“The United States spends far more on health care than other high-income countries, with spending levels that rose continuously over the past three decades. Yet the U.S. population has poorer health than other countries. Life expectancy, after improving for several decades, worsened in recent years for some populations, aggravated by the opioid crisis. In addition, as the baby boom population ages, more people in the U.S.—and all over the world—are living with age-related disabilities and chronic disease, placing pressure on health care systems to respond.
Timely and accessible health care could mitigate many of these challenges, but the U.S. health care system falls short, failing to deliver indicated services reliably to all who could benefit. In particular, poor access to primary care has contributed to inadequate prevention and management of chronic diseases, delayed diagnoses, incomplete adherence to treatments, wasteful overuse of drugs and technologies, and coordination and safety problems.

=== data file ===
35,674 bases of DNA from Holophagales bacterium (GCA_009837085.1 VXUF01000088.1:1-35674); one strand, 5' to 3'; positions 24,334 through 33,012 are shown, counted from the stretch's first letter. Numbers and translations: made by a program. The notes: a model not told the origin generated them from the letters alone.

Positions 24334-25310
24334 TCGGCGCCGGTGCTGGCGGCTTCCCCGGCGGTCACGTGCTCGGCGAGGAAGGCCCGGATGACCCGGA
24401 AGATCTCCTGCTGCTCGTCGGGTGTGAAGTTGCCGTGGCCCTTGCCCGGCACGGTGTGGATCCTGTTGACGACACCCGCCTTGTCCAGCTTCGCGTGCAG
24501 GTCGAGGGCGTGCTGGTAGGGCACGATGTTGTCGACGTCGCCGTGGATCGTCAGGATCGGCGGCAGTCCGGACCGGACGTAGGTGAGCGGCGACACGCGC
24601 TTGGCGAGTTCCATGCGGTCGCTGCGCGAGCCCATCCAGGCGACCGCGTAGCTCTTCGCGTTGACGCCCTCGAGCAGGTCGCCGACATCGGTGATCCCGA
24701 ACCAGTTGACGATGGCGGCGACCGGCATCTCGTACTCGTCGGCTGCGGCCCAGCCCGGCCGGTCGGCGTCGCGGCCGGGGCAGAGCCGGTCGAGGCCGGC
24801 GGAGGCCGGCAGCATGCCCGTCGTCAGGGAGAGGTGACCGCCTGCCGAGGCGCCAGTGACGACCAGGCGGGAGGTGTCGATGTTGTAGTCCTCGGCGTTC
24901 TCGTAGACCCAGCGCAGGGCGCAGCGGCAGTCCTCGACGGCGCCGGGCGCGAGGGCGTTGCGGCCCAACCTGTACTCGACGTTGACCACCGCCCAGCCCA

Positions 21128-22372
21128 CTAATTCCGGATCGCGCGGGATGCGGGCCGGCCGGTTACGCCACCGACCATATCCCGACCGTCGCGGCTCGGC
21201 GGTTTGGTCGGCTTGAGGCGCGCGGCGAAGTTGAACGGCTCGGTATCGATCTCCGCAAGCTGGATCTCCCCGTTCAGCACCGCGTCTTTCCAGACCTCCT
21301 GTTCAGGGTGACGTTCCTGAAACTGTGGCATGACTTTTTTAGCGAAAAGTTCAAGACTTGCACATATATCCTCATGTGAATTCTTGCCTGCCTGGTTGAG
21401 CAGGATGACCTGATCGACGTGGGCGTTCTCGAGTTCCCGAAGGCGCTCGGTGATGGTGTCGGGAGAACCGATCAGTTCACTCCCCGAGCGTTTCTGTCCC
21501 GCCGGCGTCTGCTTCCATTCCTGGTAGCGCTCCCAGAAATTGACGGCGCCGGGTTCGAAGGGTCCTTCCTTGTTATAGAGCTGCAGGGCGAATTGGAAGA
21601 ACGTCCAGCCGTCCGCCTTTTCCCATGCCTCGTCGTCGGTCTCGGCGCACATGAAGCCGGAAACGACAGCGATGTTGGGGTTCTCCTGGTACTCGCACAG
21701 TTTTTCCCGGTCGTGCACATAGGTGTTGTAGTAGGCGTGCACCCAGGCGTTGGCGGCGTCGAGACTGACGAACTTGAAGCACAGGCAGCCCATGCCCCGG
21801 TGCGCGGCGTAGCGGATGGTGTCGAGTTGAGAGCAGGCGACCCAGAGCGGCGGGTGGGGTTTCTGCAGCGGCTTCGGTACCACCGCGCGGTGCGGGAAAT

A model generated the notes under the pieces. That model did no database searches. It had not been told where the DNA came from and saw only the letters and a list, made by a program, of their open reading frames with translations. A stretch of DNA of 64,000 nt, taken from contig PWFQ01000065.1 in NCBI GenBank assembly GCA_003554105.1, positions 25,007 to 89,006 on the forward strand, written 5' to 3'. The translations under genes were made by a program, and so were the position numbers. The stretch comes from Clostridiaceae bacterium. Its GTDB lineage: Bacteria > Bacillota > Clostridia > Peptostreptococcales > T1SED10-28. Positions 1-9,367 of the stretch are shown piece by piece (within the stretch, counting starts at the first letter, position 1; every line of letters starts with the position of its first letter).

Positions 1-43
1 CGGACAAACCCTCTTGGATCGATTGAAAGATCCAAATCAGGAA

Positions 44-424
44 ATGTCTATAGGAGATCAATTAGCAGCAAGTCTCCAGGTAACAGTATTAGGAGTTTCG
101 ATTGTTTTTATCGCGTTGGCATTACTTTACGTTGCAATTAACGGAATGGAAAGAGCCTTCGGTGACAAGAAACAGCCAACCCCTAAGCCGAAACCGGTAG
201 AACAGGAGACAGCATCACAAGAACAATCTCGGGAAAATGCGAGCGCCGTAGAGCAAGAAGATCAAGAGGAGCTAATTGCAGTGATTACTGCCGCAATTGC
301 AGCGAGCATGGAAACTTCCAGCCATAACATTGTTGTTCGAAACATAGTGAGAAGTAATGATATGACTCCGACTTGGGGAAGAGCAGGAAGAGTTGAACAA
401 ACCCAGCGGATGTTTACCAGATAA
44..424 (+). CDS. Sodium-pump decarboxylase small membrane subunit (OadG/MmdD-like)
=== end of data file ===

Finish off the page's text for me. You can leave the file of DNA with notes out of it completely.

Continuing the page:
This report uses recent data to compare health care system performance in the U.S. with that of 10 other high-income countries and considers the different approaches to health care organization and delivery that can contribute to top performance. We based our analysis on 72 indicators that measure performance in five domains important to policymakers, providers, patients, and the public: Care Process, Access, Administrative Efficiency, Equity, and Health Care Outcomes..”
The chart below compares health outcomes scores in 11 nations, with the U.S. coming in 11th. Click on the source for this study to view the other categories.
Eric C. Schneider, Dana O. Sarnak, David Squires, Arnav Shah, and Michelle M. Doty, “Mirror, Mirror 2017: International Comparison Reflects Flaws and Opportunities for Better U.S. Health Care,” Commonwealth Fund, 2017.